April 17, 2006

Is Tax Money Supporting Discrimination?

This story out of Kentucky got me to thinking, something I try to do on occasion. A student named Jason Johnson (no relation I know of) was expelled from The University of the Cumberlands when details about his gay dating life he had made public on the Internet were found by school officials.

There are two points I want to make relating to this item. I don’t actually have a problem with the school taking this action. They stated it in their school handbook that sex outside marriage and homosexual practices could result in a student being asked to withdraw from school. The policy was in place and Johnson was willingly violating it.

I also don’t take exception to churches that do not welcome homosexuals. I obviously don’t believe they are correctly discerning God’s will, but I support their right to include and exclude whoever they want. My problems with them occur when they venture outside their boundaries and try to influence public policy or otherwise impose their views on those outside their organization.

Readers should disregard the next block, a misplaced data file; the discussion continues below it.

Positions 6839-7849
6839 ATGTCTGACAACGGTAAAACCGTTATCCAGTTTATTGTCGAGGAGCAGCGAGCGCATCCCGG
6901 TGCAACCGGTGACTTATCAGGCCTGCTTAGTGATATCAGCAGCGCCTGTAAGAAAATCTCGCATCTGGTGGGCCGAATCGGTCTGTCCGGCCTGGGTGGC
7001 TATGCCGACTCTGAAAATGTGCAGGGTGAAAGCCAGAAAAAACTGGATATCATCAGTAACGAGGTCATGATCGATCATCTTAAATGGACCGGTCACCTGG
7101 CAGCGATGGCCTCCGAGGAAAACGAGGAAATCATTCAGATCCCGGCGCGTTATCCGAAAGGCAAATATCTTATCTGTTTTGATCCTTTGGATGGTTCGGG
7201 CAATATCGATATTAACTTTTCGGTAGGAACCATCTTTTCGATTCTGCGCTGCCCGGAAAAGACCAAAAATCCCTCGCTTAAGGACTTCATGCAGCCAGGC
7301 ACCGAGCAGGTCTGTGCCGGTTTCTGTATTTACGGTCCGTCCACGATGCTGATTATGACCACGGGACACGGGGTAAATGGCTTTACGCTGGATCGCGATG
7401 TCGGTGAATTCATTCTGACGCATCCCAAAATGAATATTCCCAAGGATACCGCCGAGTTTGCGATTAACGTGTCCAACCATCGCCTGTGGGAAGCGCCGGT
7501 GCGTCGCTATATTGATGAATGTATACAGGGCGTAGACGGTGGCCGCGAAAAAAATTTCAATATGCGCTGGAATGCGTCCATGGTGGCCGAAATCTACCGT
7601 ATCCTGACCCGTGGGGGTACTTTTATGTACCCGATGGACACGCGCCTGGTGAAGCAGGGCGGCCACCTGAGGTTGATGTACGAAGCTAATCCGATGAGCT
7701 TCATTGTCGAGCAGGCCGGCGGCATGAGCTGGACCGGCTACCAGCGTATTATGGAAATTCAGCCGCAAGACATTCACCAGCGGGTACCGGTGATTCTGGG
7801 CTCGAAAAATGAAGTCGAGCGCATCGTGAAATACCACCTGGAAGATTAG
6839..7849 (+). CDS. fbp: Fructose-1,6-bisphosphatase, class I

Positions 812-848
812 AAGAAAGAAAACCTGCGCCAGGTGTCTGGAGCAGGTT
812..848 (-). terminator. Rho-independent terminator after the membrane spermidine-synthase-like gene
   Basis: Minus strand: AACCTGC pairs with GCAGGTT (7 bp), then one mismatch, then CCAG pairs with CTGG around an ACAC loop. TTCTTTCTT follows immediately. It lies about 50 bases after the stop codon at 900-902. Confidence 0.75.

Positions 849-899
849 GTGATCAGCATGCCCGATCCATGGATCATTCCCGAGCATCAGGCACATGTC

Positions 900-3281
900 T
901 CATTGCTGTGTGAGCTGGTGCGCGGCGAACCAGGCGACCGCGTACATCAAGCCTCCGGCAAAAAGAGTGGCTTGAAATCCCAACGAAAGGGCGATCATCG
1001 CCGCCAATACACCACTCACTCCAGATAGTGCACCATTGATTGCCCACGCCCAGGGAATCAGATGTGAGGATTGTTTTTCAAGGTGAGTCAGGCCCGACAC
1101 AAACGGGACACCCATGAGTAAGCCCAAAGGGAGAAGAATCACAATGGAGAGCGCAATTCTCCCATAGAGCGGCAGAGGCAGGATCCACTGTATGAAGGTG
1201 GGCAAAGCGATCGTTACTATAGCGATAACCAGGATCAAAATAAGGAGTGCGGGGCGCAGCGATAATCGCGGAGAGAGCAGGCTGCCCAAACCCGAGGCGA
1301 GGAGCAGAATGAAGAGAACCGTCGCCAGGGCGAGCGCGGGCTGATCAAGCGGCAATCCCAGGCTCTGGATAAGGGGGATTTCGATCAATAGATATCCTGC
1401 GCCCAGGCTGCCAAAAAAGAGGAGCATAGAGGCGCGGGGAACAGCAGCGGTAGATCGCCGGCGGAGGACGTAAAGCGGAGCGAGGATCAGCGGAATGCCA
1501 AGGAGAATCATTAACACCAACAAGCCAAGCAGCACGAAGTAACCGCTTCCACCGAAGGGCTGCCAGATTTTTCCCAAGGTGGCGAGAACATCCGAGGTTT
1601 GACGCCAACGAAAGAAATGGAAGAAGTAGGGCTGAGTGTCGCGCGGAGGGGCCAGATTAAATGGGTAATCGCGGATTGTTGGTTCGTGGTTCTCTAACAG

That leads me to my second point and why I am quite bothered by the actions of the University of the Cumberlands. Despite their policy of exclusion, they receive $11 million in funds annually from the state of Kentucky. How can tax money support the work of schools that include or exclude students based in part on a specific set of religious values?

Doesn’t that at least imply the state of Kentucky supports the policy of requiring students from abstaining from sex outside of a legal marriage? Why are they allowed to determine a student’s suitability for higher learning based on their sex lives while operating in part on taxpayers’ funds, at least some of which would have been donated by GLBT people?

There is starting to be some pushback on the Governor of Kentucky to exercise his power of line-item veto on the next state budget and eliminate funds for the University of the Cumberlands. I hope he does so.

States and the federal government have no business contributing any support to organizations run by religious principles. I certainly have no issue at all with them existing; I just don’t want them enforcing their beliefs by using tax money.

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